In Summary

  • More and more people are moving into Kenya’s cities and the country is urbanising at the rate of more than 4 per cent every year, according to the World Bank
  • For instance on July 30, 2007, Business Daily reported Sameer Africa had created a new production line to deal with the rising demand for tyres
  • Since the Thika Superhighway was opened in 2012, traffic jams have become increasingly common

A poor transport system and disjointed urban development in Nairobi are limiting its ability to serve global markets and create employment, a Nation Newsplex review of recent urbanisation studies shows.

About 80 per cent of all trips in the capital city are made by matatu (minibus), bus or foot, yet the average household can only reach 11 per cent to 20 per cent of formal job opportunities in one hour using these means, according to the 2016 Kenya Urbanisation Review published by the World Bank.

In addition, new buildings which do not border existing ones — or leapfrog development of lands in a manner requiring the extension of public facilities — makes providing the infrastructure that improves productivity in cities more difficult.

It means people and companies remain separated from each other, making it difficult to match skills with opportunities.

Such disjointed development makes it difficult for companies that do similar work to gain from locating near each other, a benefit that economists describe as “agglomeration economies”.

This is according to another report, titled Africa’s Cities: Opening Doors to the World, which was published this year by the World Bank and the British Government.

As a consequence, Nairobi is limited to producing goods and services that are mostly consumed locally and not in far-flung markets around the world. Specialised manufacturing is particularly affected.

More and more people are moving into Kenya’s cities and the country is urbanising at the rate of more than 4 per cent every year, according to the World Bank. Half the country’s population will be living in cities by 2050, and Nairobi is expected to have six million people by 2030. But Nairobi’s transport system has not kept pace with the growth.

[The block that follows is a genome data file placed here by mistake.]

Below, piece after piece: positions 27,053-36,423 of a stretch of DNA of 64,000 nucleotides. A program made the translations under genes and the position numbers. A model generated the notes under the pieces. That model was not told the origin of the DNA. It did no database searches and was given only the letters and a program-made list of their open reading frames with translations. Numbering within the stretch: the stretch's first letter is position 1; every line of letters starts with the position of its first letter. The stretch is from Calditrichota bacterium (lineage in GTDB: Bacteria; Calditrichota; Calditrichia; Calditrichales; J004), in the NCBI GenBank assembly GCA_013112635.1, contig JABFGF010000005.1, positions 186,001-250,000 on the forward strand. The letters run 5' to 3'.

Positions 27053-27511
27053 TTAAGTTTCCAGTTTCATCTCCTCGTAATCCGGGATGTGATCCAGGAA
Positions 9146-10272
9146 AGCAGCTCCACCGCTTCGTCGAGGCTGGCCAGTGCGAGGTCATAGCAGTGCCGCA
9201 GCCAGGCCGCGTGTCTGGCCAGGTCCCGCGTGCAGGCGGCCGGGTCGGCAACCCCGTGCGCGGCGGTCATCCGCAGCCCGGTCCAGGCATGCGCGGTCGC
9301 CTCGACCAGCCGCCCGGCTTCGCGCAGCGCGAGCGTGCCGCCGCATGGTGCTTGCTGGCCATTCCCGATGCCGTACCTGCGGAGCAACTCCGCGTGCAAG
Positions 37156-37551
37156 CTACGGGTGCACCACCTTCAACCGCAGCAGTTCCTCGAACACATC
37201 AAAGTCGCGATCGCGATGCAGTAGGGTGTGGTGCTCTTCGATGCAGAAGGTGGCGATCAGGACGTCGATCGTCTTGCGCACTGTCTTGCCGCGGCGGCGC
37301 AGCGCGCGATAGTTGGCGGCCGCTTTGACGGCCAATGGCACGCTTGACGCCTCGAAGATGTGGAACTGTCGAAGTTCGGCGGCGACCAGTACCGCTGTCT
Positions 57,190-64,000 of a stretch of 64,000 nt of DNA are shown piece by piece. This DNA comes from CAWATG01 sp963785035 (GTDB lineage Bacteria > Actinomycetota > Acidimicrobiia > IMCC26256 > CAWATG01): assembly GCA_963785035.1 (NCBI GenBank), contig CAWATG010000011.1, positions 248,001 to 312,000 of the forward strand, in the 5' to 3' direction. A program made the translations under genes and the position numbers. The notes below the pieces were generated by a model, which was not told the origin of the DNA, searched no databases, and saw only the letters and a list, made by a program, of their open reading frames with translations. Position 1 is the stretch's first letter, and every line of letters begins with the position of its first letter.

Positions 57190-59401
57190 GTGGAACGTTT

For cities to be economically viable, efficient transport is vital. Nairobi roads were the world’s fourth-most congested — according to the IBM Commuter Pain Survey, which was last published in 2011 — after Mexico City, Shanghai and Shenzhen.

The government estimated in 2014 that traffic jams in Nairobi cost Sh50 million a day in lost productivity.

In Nairobi, nearly half of all commuters (47 per cent) go to work by walking. According to the New Urban Agenda, which was agreed at the Habitat III conference in Quito, Ecuador, last year and is supposed to guide urban development over the next 20 years, cities are advised to prioritise public transport and non-motorised transport.

TRANSITION PERIOD

The government has worked to improve transportation in Nairobi in two main ways: Building more roads and bypasses, and reforming public transport.

In 2003, soon after taking office, the President Mwai Kibaki-led Narc government prepared a draft National Integrated Transportation strategy.

In August 2006, then-Transport Minister Chirau Ali Mwakwere, announced that the government would cease licensing public service vehicles with less than 25 seats from March 2007, a limit that included 14-seater matatus. However, the vehicles already licensed would be allowed to wear out by natural attrition.

Vehicle manufacturers, anticipating more business, made plans to manufacture larger vehicles. For instance on July 30, 2007, Business Daily reported Sameer Africa had created a new production line to deal with the rising demand for tyres.

However, matatu operators, under the Matatu Welfare Association, protested. They demanded that if low-capacity matatus were to go, then the government should buy them from the operators because they represented a significant investment.

The lobby also called for a transition period of 10 to 15 years. In 2007, the 14-seater vehicles were handed a lifeline when the “phase out” order was de-gazetted by Mr Mwakwere, upsetting the plans of manufacturers.

In 2009, Kenya’s National Integrated Transport Policy was finally published. It encouraged regulated competition in the mass transport industry. The policy also foresaw an end to the 14-seater matatu. It stated:

The ultimate policy intention is that existing low-capacity PSV vehicles be progressively phased out in the medium term (five to seven years) by encouraging local entrepreneurs (co-operative societies, financial institutions and local investors) to invest in higher-capacity vehicles (buses) with a view to reducing the number of vehicles on the roads while increasing the number of passengers transported

In December 2010, then-Transport Minister Amos Kimunya banned the registration of PSVs carrying fewer than 25 passengers in urban areas from January 2011.

LARGER BUSES

The impact of the ban is clear from the statistics. In 2011, only 451 minibuses and matatus were registered — just 13 per cent of the 3,600 registered in 2010. The decline continued until 2012, when 78 new vehicles were registered, nearly two per cent of the 2008 total of 5,206.

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